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The King Goes to Steal


Once in a land with all the ten virtues, called Medokdze, there was an old man named Lopsang. He had two sons. The elder was named Lodrö and the younger Losay. Once, when the two sons had grown up, since they were very intelligent the old man thought it would be right to send them to be educated. He said to them, “Since you two are thoughtful and smart, go get an education in separate places; see how worthwhile benefitting other beings will be!” The two sons agreed, and, taking a few provisions for the road, each went their separate ways.

After three years had passed, both sons returned together to their homeland and the old man asked them, “What have you learned?” They said, “We’ve learned astrology.” The old man said, “Well, our yak cow with the white forehead has a calf inside. You two do astrology and see who can tell whether it’s male or female and what color it is!” The two sons immediately did astrology and the elder said, “It’s a male calf with a white spot about the size of a pea on its forehead.” The younger said, “It’s a male calf with a white spot about the size of a pea at the tip of its tail.” The old man nodded his head happily in agreement.

After a few months had elapsed, the yak cow gave birth to a male calf with a white spot about the size of a pea at the tip of its tail, so the younger son settled the question more wisely. Thereupon the old man said, “There is no difference in your educations, but because you did not direct your consciousness, you did not arrive at the same explanation. When the calf was inside the mother its body twisted in a circle and the tip of the tail touched the forehead, that’s why. From then on the fame of the son Losay filled the ends of the earth and it became a land which everyone talked about and envied.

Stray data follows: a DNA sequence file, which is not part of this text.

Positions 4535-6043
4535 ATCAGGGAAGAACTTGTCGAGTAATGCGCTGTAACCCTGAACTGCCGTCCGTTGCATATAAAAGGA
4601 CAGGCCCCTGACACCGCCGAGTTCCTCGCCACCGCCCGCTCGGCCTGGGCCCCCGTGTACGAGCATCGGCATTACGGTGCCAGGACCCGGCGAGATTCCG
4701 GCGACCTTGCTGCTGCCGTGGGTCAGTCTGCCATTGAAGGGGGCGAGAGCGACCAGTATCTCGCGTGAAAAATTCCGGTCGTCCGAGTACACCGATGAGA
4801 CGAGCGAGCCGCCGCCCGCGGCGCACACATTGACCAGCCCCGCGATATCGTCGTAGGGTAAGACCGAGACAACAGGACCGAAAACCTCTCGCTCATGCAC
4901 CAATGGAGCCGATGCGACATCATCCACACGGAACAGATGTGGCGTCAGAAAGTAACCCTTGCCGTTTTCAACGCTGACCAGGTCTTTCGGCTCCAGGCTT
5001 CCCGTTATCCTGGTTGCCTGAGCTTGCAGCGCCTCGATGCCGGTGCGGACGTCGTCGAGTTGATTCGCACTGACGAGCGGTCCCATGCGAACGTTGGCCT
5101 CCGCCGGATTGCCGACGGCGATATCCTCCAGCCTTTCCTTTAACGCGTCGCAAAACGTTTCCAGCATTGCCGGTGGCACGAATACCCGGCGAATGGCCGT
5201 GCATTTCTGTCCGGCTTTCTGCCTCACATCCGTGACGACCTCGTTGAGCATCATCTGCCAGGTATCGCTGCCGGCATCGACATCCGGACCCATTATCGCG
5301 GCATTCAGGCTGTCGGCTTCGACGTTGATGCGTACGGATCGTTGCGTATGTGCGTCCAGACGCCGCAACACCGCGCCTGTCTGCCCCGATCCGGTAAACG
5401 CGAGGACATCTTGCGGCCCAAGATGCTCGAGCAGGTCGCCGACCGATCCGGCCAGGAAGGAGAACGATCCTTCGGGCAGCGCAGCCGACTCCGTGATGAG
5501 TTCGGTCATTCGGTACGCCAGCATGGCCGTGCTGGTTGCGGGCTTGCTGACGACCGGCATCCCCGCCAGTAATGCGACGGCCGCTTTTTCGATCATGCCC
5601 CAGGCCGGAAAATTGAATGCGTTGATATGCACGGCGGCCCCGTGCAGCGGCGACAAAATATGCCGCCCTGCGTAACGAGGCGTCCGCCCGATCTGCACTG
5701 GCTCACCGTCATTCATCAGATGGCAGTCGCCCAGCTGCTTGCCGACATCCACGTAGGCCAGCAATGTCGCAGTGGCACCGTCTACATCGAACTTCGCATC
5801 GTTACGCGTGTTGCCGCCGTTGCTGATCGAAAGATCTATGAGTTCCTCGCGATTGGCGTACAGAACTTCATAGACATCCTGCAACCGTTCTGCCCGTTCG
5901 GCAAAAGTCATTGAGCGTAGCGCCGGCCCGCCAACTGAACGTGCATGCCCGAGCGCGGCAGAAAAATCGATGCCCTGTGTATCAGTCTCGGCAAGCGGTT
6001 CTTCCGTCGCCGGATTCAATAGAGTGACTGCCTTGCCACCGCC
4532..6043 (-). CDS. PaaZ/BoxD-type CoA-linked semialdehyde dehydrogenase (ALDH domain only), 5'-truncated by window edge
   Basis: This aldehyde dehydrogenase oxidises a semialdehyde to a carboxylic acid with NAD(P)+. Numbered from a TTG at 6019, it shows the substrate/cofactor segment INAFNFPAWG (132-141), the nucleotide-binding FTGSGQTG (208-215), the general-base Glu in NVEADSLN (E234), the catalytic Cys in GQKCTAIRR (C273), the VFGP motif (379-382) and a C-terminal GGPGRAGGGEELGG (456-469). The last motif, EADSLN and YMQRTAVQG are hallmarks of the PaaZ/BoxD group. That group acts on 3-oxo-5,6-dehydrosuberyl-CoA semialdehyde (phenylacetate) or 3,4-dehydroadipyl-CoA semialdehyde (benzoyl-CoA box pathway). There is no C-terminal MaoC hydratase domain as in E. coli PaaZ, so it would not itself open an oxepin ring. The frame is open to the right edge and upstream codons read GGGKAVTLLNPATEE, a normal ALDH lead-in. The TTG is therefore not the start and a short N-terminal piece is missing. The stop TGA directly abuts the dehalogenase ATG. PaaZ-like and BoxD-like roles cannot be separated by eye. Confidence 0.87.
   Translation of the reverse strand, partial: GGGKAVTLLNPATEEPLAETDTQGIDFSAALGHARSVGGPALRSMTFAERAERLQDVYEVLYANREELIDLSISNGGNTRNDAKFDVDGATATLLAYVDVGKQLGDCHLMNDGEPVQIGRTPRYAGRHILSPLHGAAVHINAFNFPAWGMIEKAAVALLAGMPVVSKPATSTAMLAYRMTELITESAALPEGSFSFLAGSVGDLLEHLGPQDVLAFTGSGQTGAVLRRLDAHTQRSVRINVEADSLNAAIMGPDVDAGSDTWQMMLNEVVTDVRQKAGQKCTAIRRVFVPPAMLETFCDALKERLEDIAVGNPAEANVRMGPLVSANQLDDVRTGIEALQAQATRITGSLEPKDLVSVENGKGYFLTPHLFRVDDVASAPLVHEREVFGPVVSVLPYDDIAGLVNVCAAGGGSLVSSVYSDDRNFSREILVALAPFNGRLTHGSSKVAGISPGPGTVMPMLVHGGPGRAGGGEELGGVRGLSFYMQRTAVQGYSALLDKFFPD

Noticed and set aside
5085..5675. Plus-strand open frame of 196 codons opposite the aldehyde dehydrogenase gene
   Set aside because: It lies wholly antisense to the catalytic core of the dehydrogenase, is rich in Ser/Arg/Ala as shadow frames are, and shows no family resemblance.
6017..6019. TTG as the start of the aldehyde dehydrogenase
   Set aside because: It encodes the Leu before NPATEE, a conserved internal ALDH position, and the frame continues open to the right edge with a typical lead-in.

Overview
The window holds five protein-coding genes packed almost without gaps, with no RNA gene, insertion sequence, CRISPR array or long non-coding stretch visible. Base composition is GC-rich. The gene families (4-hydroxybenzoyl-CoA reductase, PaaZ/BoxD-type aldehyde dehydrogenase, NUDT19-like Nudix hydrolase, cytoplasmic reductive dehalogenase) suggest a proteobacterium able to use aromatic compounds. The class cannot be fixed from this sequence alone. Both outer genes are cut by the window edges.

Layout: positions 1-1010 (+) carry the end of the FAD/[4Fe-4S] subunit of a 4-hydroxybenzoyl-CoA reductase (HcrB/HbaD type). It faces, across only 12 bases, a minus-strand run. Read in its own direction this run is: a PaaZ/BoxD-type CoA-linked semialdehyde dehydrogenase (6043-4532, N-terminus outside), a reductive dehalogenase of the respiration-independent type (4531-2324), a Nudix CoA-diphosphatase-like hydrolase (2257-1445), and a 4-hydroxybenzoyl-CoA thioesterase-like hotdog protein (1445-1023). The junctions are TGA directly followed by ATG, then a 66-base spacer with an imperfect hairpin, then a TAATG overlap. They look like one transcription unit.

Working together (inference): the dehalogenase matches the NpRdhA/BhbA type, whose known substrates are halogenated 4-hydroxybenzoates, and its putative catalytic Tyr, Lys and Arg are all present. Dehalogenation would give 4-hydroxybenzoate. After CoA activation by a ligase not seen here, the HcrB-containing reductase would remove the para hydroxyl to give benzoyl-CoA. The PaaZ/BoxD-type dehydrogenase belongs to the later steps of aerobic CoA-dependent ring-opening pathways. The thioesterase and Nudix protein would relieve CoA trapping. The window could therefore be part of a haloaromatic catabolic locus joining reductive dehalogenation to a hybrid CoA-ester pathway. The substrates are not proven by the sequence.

At the time there was in that land a maharaja whose power and riches were very great. At the end of each year, he invited many famous diviners and astrologers; they told him whatever obstacles and calamities there would be the next year and he did extensive rituals to avert them.

The king heard that Losay was an expert astrologer. He immediately sent someone to summon him before the king. The king said, “You must do astrology to tell about the welfare of all the subjects, what obstacles and misfortunes will befall me—the king, and my retinue, and what rituals should be done.” Losay stood up immediately from among the many astrologers and emphatically told the king, “Precious King, Next year there will be a great misfortune to your life, and people are also certain to undergo miseries. There is no ritual other than this: On the evening of the thirtieth day before the New Year, you yourself, the king, must go and steal. If you don’t, there will be a great obstacle to your life. If I am lying, you can punish me later.” The king thought that this young boy was an expert astrologer and it was probably true, so he agreed to do that.